Report investigates impact of smoking, alcohol on cerebellum and related cognitive function

There is consistent evidence that having an alcohol use disorder is associated with abnormalities in the cerebellum, a structure attached to the bottom of the brain that is involved in coordinating posture and balance but also in supporting some cognitive functions. Cigarette smoking, which often co-occurs with alcohol use, has also been shown to impact brain structure and function, and co-use of these substances is purported to accelerate aging of the brain. A report published in the journal Alcoholism: Clinical & Experimental Research examines neuroimaging (MRI) data from 92 people in order to further investigate the impact of smoking and alcohol status on the volume of the cerebellum and related cognitive function.

The participants included people with alcohol use disorder (some of them smokers) who were enrolled in treatment programs at health centers in California, and who had abstained from alcohol for on average of 3 weeks. Healthy individuals, again some of whom were smokers, were recruited locally for comparison. In addition to undergoing MRI brain scans, all study participants completed a series of neurocognitive tests, focusing on cognitive measures previously shown to be associated with cerebellar abnormalities.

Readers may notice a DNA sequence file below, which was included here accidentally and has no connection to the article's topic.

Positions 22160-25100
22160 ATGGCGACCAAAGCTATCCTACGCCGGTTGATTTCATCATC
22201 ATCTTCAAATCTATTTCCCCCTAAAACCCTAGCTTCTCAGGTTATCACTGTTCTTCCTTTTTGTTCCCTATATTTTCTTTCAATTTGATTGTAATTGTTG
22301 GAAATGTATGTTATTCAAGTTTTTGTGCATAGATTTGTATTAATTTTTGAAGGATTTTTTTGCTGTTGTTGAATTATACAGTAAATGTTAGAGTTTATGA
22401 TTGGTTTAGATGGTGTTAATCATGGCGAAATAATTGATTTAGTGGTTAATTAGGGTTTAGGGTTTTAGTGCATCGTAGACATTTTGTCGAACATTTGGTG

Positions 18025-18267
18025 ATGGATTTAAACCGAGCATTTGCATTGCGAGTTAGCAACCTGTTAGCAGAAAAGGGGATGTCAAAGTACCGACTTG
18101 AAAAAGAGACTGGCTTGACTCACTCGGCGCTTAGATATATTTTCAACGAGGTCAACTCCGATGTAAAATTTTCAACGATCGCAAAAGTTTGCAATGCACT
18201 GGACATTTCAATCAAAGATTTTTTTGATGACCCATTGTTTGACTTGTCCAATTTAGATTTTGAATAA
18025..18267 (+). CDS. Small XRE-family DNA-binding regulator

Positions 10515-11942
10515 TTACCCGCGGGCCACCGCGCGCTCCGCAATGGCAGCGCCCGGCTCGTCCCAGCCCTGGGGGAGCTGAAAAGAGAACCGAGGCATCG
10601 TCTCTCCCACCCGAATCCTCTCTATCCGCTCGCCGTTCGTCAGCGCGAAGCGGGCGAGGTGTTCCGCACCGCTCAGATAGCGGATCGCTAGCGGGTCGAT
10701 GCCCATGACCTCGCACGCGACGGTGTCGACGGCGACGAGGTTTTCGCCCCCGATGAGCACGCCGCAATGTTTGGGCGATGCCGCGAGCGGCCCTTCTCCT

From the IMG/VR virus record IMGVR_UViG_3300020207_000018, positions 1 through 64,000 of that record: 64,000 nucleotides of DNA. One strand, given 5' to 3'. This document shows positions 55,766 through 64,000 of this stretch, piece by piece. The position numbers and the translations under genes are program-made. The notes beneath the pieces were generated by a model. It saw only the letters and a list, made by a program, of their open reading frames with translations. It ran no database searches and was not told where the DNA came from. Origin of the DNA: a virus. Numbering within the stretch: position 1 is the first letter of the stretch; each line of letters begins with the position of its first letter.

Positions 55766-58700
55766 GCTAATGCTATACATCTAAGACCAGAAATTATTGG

Using novel cerebellar measurement software, the researchers showed that both alcohol dependence and chronic cigarette smoking were associated with reduced cerebellum volume, with some regions in the cerebellum more vulnerable to alcohol use and less affected by smoking. Smokers with alcohol use disorder had smaller cerebellar volumes than their non-smoking counterparts, providing further evidence that smoking can exacerbate cerebellar volume deficits in people with alcohol dependence. Preliminary analyses also showed that smaller cerebellar volumes were related to greater smoking severity, and that the observed cerebellar volume abnormalities were associated with lower intelligence. The longer the people with alcohol use disorders had abstained from drinking, however, the more the cerebellar abnormalities disappeared, suggesting brain recovery and benefits of alcoholism treatment in smokers.

The researchers note that studies with larger groups of patients are needed to further examine the specific interactions of heavy alcohol use and smoking on cerebellar structure, cognitive function and recovery, and that this type of research could lead to the development of more effective interventions for alcohol use disorder.

Source:
Journal reference:

Cardenas, V. A. et al. (2019) Cerebellar Morphometry and Cognition in the Context of Chronic Alcohol Consumption and Cigarette Smoking. Alcoholism: Clinical & Experimental Research. doi.org/10.1111/acer.14222

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